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Study Guide for Test 1 ( A and P 2)

by: Kimberly Krause

Study Guide for Test 1 ( A and P 2) 2402

Marketplace > Tyler Junior College > Biology > 2402 > Study Guide for Test 1 A and P 2
Kimberly Krause
Tyler Junior College
GPA 4.0

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These notes cover all the material we have covered in the first 3 weeks. It covers everything from Chapter 17 (Endocrine) and Chapter 18 (Blood). Use this guide to help you review for the test!
Anatomy and Physiology II
Dr. Cates
Study Guide
Endocrine system, Hormones, red blood cells, Blood, ovary, thyroid, Plasma
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This 9 page Study Guide was uploaded by Kimberly Krause on Saturday September 10, 2016. The Study Guide belongs to 2402 at Tyler Junior College taught by Dr. Cates in Fall 2016. Since its upload, it has received 117 views. For similar materials see Anatomy and Physiology II in Biology at Tyler Junior College.

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Date Created: 09/10/16
Study guide for Test 1 - Chapters 17 and 18 Color key: Red = Main points to study Blue = Endocrine glands Green = Hormones Purple = main components of Plasma 1. Compare NS vs. ES Nervous System vs. Endocrine System
 Coordination vs. Communication Nervous System Endocrine System Message Impulse Hormone Nature of Electrochemical Disturbance Molecule - physical object. Something that has to be Ex. Talking: vibrations disturb air made, moved, cleaned up. Source Neuron Endocrine Gland - Exocrine (has duct and goes out). Endocrine gland (ductless and goes into blood). Path Axon (like a phone call, path is from one caBlood stream (like snail mail) to another) Speed Fast Slow Direct Very direct Very indirect (dropping hormones into blood, they have a long way to travel with 60,000 miles of blood vessels!) Clean Very clean (like a phone call) Very dirty (pamphlets being dropped to everyone by a plane dropping them over a city) 2. Review three types of hormone control 1. Humoral Control - 1 gland -Release of hormone because of changes in blood chemistry -1 single gland can act as all three in maintaining homeostasis: receptor, control center, and effector. 2. Hormonal Control - 2 glands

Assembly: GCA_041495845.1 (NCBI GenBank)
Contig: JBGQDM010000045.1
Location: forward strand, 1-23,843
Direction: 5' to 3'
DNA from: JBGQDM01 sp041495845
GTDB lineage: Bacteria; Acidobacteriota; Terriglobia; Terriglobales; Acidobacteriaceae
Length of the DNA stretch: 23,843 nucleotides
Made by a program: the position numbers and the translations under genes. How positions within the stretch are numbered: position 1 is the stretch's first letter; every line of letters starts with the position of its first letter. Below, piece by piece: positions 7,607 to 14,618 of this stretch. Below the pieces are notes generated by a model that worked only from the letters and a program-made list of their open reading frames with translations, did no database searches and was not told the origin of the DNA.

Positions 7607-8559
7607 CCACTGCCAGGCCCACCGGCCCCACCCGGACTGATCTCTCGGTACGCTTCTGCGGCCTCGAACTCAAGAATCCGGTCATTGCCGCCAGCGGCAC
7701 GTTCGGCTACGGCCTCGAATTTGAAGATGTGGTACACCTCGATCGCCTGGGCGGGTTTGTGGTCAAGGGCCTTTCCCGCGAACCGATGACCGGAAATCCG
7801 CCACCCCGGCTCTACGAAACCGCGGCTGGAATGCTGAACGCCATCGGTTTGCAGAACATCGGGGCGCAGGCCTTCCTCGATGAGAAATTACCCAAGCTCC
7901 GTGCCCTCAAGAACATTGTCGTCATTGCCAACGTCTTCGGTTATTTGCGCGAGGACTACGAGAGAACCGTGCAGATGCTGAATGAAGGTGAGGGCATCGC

-Release of a hormone when another hormone sends message -Gland 1 recognizes changes and makes a “releasing” hormone (think “relay”) to tell the Gland 2 to make the real hormone. 3. Neural Control - easiest one -Release of hormone because of nervous impulse -Adrenalin releases from the Adrenal Medulla when Sympathetic Nervous system switches on. Page 1 of 9 3. Review Endocrine Glands and the hormones they secrete • Hypothalamus 1. ADH 3 things that cause more ADH to be secreted: 1. Deep sleep for eight hours 2. Body temperature is up 3. Dehydrated “save the water mode” 2. Oxytocin -is released to help uterine contractions • Posterior pituitary Question on test: Posterior lobe does NOT produce hormones. But it does release 2. • Adenohypophysis (Anterior pituitary) 1. ACTH Hormone (Adrenocorticotropic hormone - Releasing hormone) ACTH’s target is the Adrenal cortex which secrets cortisol (cortisone). Cortisol can be referred to as the “stress hormone.” More about that below in Adrenal Cortex. 2. FSH (Follicle Stimulating hormone - Releasing Hormone) Summary: Stimulates follicle growth in ovaries. FSH works with LH to regulate woman’s cycle. How FSH is secreted: a) Hypothalamus sends releasing hormones to signal b) Anterior pituitary gland, which secretes FSH. Which signals: c) ovaries (during 1st half of cycle) to produce estrogen. FSH target Gonads (Ovaries in women, testes in men). Page 2 of 9 3. LH (Luteinizing Hormone - Releasing hormone) Summary: Causes follicle to rupture, releasing egg. Follicle shell turns into yellow corpus luteum which produces progesterone that nourishes egg. How LH is secreted: a) Hypothalamus sends releasing hormones to signal b) Anterior pituitary gland to secrete LH. Which signals: c) ovaries (during 2nd half of cycle) to produce progesterone. 4. TSH (Thyroid Stimulating Hormone - Releasing hormone) Target: Thyroid. Causes: Thyroid to secrete T and T 3 4 What is T 3nd T ? 4 T3and T r4fer to the levels of iodine in the hormone. Effect: -Increased metabolic rate -Increased glucose uptake -Increased fat breakdown -Increased aerobic cellular respiration- -Hypothyroidism is caused by low iodine 5. Growth Hormone Two things stimulate more secretion of GH: -Deep Sleep -Active exercise 6. Prolactin -Milk production before and afterbirth • Thyroid Gland 1. 3 2. 4 Summary of T an3 T 4 Anterior Pituitary sends TSH to thyroid which stimulates the production of T3 and T4. (See above in TSH hormone for more details) 3. Calcitonin What it does: -The thyroid gland is constantly scanning the blood and when it discovers too much calcium in the blood it releases the hormone calcitonin. -Calcitonin then stimulates the osteoblasts (of the bones) to take that excess calcium from blood and build it up in bones. Page 3 of 9 • Parathyroid Gland Secretes: Parathyroid hormone -This hormone is the counterpart to the thyroid hormone, calcitonin. PTH scans the blood and if the blood calcium levels are low, then they stimulate the osteoclasts to break down calcium from the bone in order to put it in the blood. Think of the bones as a “storage” for calcium and these two hormones working together to regulate the correct amounts of calcium in the blood. Either taking it out of the bones, or putting it back in to achieve a balance in the blood. Adrenal Cortex • 1. Cortisone (same as Cortisol) Summary: Anterior Pituitary sends ACTH to tell Adrenal Cortex to secrete Cortisol during times of stress. Cortisol releases glucose into the blood for fuel. If no glucose is found, then fat or protein are broken down for fuel. The outcome is the toxic ketones. That is why stress eventually breaks down the body. 2. Androgens Causes: -Stimulate bone growth -Secondary sex characteristics aka facial hair, large ears, deep voice. 3. Aldosterone Summary: -Adrenal cortex will sense that either potassium is high or sodium is low, or blood pressure is low. That will cause aldosterone to be secreted to help maintain balance. Effects: Causes kidney to save some of the sodium from the urine and secrete potassium. Saves water. Imbalance can lead to death. The blood pressure goes down. • Adrenal Medulla 1. Epinephrine 2. Norepinephrine Both of these secrete Adrenalin to increase sympathetic nervous sy tem. • Pancreas 1. Insulin -Take glucose from the blood and stores it in cells for later use. 2. Glucagon -When “glucose is gone” from your blood stream, glucagon unpackages stored glucose to put into blood. When you are fasting, glucagon is working to supply glucose. • Testes Testosterone -Secondary sex traits - Male features. Bone growth and skeletal muscle growth. Page 4 of 9 • Ovaries 1. Estrogen -plays key roll in the menstruation cycle. -bone growth -Female features 2. Progesterone -plays key roll in menstruation cycle. Nourishes egg. • Placenta HCG (Human chorionic gonadotropin) -Placenta produces this when there is baby. Pregnancy tests scan urine for this hormone. 4. Review Body Fluids (on “ballpark numbers” page) 1. Plasma -least consistent, most controlled by you. 2. Interstitial Fluid -Must be the correct balance to survive. Body is constantly working to maintain balance. -Only way to alter this directly with a hypodermic injection. 3. Intracellular fluid (cytosol) -inside the cell -Most consistent, least controlled by you. -Body keeps perfectly regulated to keep cells alive and running. 5. Percentage of water in humans 70% infant - Baby’s have the most percentage of fluids, but they have a smaller body, so there must be care in treating them. They can’t control their urine or sweat, so they get dehydrated fast, even though they have a lot of fluids. Think of how smooth and soft their skin is, that is caused by their high amounts of fluid. 60% male - have a lot of fluid and their bodies are a little more forgiving if the meds are wrong. 50% female - float better, they have more fat. 40% senior - seniors get dehydrated very easy. Be careful when giving them medicine. They have a decreased sense of thirst and they are achey so they don’t want to get up to use the bathroom. 6. Edema What is it? It is where the interstitial fluids have excess fluid. So, swelling in the interstitial fluid. What are the effects? -Harder to diffuse nutrients (everything become diluted) -Long term edema can cause cells to die. Fibroblasts will put down their “scar tissue” in the tissue where there is edema. -Allergic reactions cause edema. Like allergic reaction to peanut butter or bee stings. -Blood volume goes down and blood pressure goes down. Page 5 of 9 7. Blood contents 1. Plasma 55% 2. Buffy layer <1 3. Erythrocytes 45% 8. Plasma contents (55% of Blood) -Proteins of Plasma (7% of Plasma) Kind Percentage About Albumin 58% -Al “white” as in the white of the egg. It’s clear, but when you fry it it’s white. That’s the protein. -Albumin is made in liver -In capillaries albumin is needed to create the osmotic pressure. The osmotic pressure is important because it allows the fluids back into arteries. Without the pressure pulling back in, all the fluids would drain out and cause edema. -People who’ve been drinking, take tylenol, or have had Hep B will have problems with liver. -Buffers from harmful acids like the acid in dill pickles. Helps balance that pH. Globulin 37% -made by liver -transport system. -Enzymes -Alpha and Beta are the escort service Protein plus a lipid are a lipoprotein. They can travel across the plasma membrane if connected. -Lipoproteins come in two forms -HDL (Happy- High density lipoproteins) -LDL (Lossy - Low density lipoproteins) -Transport metals -Iron (free ion can be dangerous, but with a carrier it’s fine. Don’t give a kid an adult vitamin. ex. escort prisoner in a jail.) -Gamma - B cells and T cells are Lymphocytes -Ig - Immunoglobulin - Antibodies Clotting 4% Fibrinogen -made by liver -alcohol makes spotty skin -suffix -ogen means not active. Thrombin means active. Thrombin activates fibrin to blood clot. Other <1% 1.Enzymes -Lipoprotein lipase -This one is breaking down the fat and protein. The fat is being used as fuel for the muscles. Fat is constantly being broken down from the fat cells and being put into the blood for availability to muscles. In order to burn this fat for good, make big muscles which require more fat as fuel. Loose weight. 2. Complement Page 6 of 9 -Complement to the antibodies 3. Hormones -Water (92% of Plasma) -Other Solutes (1% of Plasma) 1. Electrolytes a) Cations b) Anions Most important Cations Cation Normal range About + (Sodium) is most abundant cation in extracellular fluid Na 140 CA ++ (Calcium) 5 is most abundant cation in entire body. Why is the number so low in the plasma? The number is so low because it’s being store in the bones. Think of it as a CA bank. Calcium is absolutely essential for nerve transmission and muscle contraction. That is why there is a little floating in the plasma. Potassium is the most abundant cell in the intracellular fluid. If you have K + (Potassium) 4 a dramatic influx of potassium it means you have something wrong with your kidneys, you blew up cells, or you did something weird to your diet. ++ Mg 2 (Magnesium) Most important Anions Anion Normal range About Chloride is the same mm as NA. Because they CL and NA go together. Cl - (Chlorine) 100 Ex. You’ve tasted the “saltly” flavor of blood. - -buffer in plasma. Broken down CO You hi2 the CO the HCO 3 24 bicarbonate in order to get it through your blood plasma. If it hides it, it (Bicarbonate) can help maintain the pH of your blood. It’s clever! -Reversible reaction. Next to lungs there’s n2t a lot of CO . Next to heart more CO 2 -2 Least important HPO 4 2 (Hydrogen phosphate) SO 4-2 (Sulfate) 1 Least important Page 7 of 9 2. Respiratory Gasses: a) O is 2% in plasma. RBC’s carry 98% of O . 2 - 2 - b) CO 2s 7% in plasma. HCO is t3e 70%. CO has been2converted to HCO 3 and that’s why most of the CO is2being carried by HCO in bl3od. 3. Nutrients: a) Glucose 100mg normal fasting blood. b) Cholesterol 200 mg/dl 200 (HDL 40+, LDL 160-) These two combined. 4. Wastes: -Found in plasma of blood. Kidney decides what is waste. Even excess good molecules kidney will flush out. -Urea, uric acid, ammonium - all these have nitrogen and major waste products. Bad smell in pee or sweat is the ammonia. That’s the urea or uric acid. Nitrogen is being thrown out. -Lactic acid - when your body does not have O whe2 working out, lactic acid builds up. 9. Buffy Layer (<1% of Blood) 1. Thrombocyte (platelets or blood clots) Characterists: -NOT moving = thrombocyte -Moving clot = embolus 2. Leucocytes (“white cells”) 8000 cells. 2 types: 1.Granulocytes Grainy cytoplasm 1. Neutrophil - PMN. Polymorphonucleus. Many shaped nuclues. 60% -Young ones are called “bands” - acute infection (recent infection) -Old ones are called “segs” -chronic infection (long term infection) 2. Eosinophil 3% - absorbs red dye bilobed - allergic reaction or worms. 3. Basophil <1% - looks black. Mast cells - histamine 2.Agranuloctye Not grainy cytoplasm. 1. Lymphocyte T cells and B cells (smart cells) Specialists or SWAT teams. B cells - antibodies. Gamma gobulins 2. Monocytes - HUGE. floating brain looking nucleus. When they leave the blood stream they turn into macrophages. Junk yard dogs. Ratio: White blood cells 1 to RBC 700 Page 8 of 9 10. Hematocrit (45% of Blood) Red Blood Cells -They are made in red bone marrow. -Hemocytoblast - can become RBC, WBC, or Platelets. -Baby RBC’s are making a lot of hemoglobin that will help it in its jobs later on. -Rough ER makes a freckle pattern called reticulocyte. Represents about 1% of RBC’s. -When they stop making hemoglobin, and the cell is left with a package of hemoglobin the name gets changed to Erythrocyte which represents 99%. All it can do is carry the respiratory gasses. Sizes: Thrombocyte 4 RBC 8 WBC 16 Lifespan: RBC’s have a 120 days lifespan. The outside gets ratty like someone who wears the same clothes every day. Amount you find: 5,000,000, mm3 - most abundant elements. HUGE number of ratio. Hemoglobin like a taxi - 2 . and CO2carrier. 65% Iron is in RBC. Hemoglobin concentration 15 g/100ml Blood Types Type O most abundant Rh+ 85% Type A - Antigen called A (Antigen means a target) Makes a antibody for B. Type B - Antigen B Makes an antibody for A. Type AB - Antigen AB no antibody - universal recipient Type O - NO antigen makes antibody against both. - universal donor The thing that attacks the antigen is the antibody. Antibody is a weapon. Rh + = antigen Rh - = NO antigen Page 9 of 9